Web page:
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+ servings


These sweet and slightly spicy holiday treats are made pantry-friendly with dried fruit and nuts.
In the 17th century, boiling fruit with sugar became a popular way to preserve plums, thus the term "sugar plum" was coined. Because coating the confection in sugar was such a labor-intensive process, sugarplums were reserved as a treat for the rich.
Fast-forward to the 19th century when the likes of Tchaikovsky's The Nutcracker and poet Clement C. Moore's "A Visit from St. Nicholas" (you know..."While visions of sugar-plums danced in their heads...") made the sugarplum practically synonymous with Christmas.
My take with almonds, dried fruit, and honey is a little healthier than the sugar bombs of yesteryear, but you’ll dream about them all the same. These also make excellent holiday gifts.
This recipe first appeared in Season 13 of Good Eats.
Sweet and spicy sugarplums coated in granulated sugar.
ACTIVE TIME: 45 minutes
TOTAL TIME: 45 minutes
Yield: 80 sugarplums


  • 1 1/2 cups slivered almonds, toasted
  • 3/4 cup dried plums
  • 3/4 cup dried apricots
  • 3/4 cup dried figs
  • 1/4 cup confectioners' sugar
  • 1/2 teaspoon anise seeds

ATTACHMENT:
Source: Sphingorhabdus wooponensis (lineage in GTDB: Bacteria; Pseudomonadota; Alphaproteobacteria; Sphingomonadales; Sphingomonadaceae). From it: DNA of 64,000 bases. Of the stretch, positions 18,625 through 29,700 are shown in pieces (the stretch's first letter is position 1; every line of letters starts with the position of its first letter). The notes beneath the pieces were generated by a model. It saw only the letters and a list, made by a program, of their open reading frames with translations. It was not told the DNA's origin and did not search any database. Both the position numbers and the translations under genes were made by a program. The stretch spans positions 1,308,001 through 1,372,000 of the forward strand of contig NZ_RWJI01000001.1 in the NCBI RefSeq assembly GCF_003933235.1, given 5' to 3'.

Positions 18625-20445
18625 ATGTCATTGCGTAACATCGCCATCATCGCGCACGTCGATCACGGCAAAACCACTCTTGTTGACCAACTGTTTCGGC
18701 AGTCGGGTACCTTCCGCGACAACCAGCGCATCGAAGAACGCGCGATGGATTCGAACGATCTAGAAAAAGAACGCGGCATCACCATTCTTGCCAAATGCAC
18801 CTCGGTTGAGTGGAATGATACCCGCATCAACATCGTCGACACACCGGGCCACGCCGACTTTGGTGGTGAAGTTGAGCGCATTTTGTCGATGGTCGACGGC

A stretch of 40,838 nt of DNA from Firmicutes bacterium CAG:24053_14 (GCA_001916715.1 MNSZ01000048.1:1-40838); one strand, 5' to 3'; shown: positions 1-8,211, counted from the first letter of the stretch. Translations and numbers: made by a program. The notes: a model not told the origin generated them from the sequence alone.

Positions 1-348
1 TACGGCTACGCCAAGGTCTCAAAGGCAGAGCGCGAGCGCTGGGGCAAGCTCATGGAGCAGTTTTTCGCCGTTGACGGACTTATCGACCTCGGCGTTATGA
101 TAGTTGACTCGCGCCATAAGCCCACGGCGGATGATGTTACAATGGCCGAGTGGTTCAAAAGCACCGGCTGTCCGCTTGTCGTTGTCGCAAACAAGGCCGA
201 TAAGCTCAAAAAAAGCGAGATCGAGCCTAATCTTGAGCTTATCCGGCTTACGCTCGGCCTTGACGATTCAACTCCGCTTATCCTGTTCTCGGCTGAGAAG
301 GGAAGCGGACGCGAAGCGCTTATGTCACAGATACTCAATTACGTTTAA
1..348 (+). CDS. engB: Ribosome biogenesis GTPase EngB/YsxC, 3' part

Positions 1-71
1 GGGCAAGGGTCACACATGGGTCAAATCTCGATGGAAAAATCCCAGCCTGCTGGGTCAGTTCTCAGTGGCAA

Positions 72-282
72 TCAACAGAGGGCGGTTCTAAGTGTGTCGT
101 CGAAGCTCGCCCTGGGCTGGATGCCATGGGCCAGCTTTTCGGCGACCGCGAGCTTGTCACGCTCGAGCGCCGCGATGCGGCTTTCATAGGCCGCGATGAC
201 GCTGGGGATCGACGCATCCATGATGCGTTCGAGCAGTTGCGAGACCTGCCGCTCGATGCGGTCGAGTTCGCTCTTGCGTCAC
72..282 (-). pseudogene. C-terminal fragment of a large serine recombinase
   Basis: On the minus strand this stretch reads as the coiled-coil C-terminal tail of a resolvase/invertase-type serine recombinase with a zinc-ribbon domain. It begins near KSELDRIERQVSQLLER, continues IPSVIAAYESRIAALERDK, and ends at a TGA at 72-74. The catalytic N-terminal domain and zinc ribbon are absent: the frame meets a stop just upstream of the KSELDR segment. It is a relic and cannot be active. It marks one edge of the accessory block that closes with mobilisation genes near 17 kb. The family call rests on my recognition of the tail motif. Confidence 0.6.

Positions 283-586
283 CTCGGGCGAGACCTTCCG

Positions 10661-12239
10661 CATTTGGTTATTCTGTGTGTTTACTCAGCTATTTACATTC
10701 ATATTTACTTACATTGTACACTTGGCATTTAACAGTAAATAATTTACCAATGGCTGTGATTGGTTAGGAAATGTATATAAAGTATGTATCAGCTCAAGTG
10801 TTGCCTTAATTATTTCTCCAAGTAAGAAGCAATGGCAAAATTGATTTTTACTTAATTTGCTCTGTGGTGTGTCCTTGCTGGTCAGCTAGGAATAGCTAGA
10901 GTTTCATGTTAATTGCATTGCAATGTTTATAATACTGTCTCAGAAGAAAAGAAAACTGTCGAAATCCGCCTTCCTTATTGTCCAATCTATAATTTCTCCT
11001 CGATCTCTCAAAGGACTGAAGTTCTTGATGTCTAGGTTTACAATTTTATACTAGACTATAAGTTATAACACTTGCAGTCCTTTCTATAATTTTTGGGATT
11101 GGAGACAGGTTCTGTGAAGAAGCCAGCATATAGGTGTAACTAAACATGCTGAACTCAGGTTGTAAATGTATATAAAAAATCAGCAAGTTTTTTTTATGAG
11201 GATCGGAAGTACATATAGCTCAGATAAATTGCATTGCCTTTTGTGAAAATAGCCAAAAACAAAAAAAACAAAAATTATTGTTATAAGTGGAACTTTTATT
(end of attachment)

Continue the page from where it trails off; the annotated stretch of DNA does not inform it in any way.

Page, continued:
• 1/4 teaspoon caraway seeds
  • 1/4 teaspoon ground cardamom
  • Pinch kosher salt
  • 1/4 cup honey
  • 1 cup coarse sugar

Specialized Hardware

  • Digital kitchen scale
  • Food processor
  • 1/4-ounce disher


  • Put the almonds, plums, apricots, and figs in the bowl of a food processor and pulse until the fruit and nuts are chopped into small pieces, but before the mixture becomes a ball, 20 to 25 pulses.
  • Combine the confectioners’ sugar, anise, caraway, cardamom, and salt in a medium mixing bowl. Add the nut and fruit mixture, along with the honey. Combine well using gloved hands.
  • Scoop the mixture into 7-gram (1/4-ounce) portions and roll into balls. If serving immediately, roll in coarse sugar and serve. If not serving immediately, put the balls on a cooling rack and leave uncovered until ready to serve. Roll in sugar just prior to serving.
  • Sugarplums may be stored on the cooling rack for up to 1 week. After 1 week, store in an airtight container for up to 1 month or freeze.